Six months later, Nikolai is giving a farewell dinner for Pavel. During the preceding week, Arkady married Katya and Nikolai married Fenichka. At the party, "Everyone served everyone else with comical attentiveness as if they had agreed to act out some kind of naive comedy." Pavel thanks everyone, embraces his brother, and bids them all farewell in English. Katya suggests to Arkady that they offer a secret toast in memory of Bazarov.
Turgenev briefly informs the reader what each of the characters has done with his life. Odintsova enters into a marriage of convenience with a lawyer and lives in great harmony and "perhaps love" with him. At Marino, the affairs are straightened out as Arkady takes over the farm and Nikolai tends to settling the arguments between the liberated serfs.
Pavel establishes himself in the highest circles of society in Dresden where he is know as "der Herr Baron von Kirsanov." Sitnikov roams around St. Petersburg and claims to be continuing the "work" of Bazarov. In a remote corner of Russia, there is a cemetery where one can sometimes observe two old people visiting the grave where young Bazarov is buried.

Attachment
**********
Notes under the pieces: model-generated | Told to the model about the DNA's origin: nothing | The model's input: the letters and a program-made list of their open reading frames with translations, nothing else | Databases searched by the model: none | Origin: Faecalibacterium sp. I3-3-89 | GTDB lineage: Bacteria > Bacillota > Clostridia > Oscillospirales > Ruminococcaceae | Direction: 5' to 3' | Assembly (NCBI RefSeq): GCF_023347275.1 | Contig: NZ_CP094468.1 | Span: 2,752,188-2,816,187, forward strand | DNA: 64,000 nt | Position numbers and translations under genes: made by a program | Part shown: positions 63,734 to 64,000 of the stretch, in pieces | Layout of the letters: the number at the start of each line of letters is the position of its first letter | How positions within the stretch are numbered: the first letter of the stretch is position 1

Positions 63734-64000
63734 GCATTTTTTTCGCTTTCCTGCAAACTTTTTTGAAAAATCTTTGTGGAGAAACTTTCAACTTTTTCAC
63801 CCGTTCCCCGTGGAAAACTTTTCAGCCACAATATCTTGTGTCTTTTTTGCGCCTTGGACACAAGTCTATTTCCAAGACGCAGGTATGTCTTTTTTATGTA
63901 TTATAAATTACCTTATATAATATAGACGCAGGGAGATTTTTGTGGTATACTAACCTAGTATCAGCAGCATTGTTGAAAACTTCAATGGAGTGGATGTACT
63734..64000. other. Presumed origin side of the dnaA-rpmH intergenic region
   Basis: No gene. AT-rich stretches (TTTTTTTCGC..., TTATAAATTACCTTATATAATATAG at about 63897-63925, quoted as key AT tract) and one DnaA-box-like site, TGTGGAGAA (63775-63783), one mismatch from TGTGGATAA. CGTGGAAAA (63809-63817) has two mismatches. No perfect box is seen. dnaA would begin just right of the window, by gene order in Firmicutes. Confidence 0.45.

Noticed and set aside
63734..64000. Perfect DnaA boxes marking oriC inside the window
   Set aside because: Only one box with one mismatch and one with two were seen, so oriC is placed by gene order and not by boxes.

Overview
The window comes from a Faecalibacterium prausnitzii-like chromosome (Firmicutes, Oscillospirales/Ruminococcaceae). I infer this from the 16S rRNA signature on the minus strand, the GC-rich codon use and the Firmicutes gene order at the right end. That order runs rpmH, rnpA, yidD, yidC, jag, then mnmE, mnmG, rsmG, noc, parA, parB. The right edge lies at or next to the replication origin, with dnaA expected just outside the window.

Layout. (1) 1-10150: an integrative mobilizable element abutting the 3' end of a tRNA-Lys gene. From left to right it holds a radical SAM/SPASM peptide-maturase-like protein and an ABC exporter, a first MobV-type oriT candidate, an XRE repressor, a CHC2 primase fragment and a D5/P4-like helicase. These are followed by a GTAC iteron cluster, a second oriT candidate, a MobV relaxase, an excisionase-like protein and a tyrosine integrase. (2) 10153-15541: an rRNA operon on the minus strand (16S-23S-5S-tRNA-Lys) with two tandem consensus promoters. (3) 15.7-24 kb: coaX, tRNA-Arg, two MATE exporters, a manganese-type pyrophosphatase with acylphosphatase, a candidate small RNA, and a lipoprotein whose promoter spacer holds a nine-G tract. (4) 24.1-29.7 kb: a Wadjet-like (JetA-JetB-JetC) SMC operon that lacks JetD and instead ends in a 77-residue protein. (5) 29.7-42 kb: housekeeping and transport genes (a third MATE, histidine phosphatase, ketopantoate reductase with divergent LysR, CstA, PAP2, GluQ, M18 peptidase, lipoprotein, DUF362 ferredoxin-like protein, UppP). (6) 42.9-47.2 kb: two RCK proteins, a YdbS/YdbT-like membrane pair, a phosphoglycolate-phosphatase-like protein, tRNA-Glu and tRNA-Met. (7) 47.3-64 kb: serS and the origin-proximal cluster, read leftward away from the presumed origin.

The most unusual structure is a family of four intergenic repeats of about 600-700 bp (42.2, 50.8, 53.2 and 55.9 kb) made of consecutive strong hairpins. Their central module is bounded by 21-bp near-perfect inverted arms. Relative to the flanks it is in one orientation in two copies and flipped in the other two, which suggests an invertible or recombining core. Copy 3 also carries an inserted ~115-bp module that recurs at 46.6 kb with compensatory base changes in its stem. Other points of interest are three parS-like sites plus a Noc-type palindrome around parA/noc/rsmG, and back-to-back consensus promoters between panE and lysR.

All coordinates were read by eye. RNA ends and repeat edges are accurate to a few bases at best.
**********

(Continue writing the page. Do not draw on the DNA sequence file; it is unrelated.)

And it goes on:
There is very little to be said about the last chapter, since Turgenev says it all. That is, Turgenev uses the traditional nineteenth-century technique of rounding out the history of all of his characters.
The final chapter does make it clear that Arkady's transition is complete and he becomes the practical man of business who still adheres to many of the more advanced ideas but will not reject all the classical values found in art and literature and music. His father, then, is freed to arbitrate in disputes arising among the peasants and hired help.
Thus, the novel ends with a sense of all things having come to the right end and with everything in the proper perspective.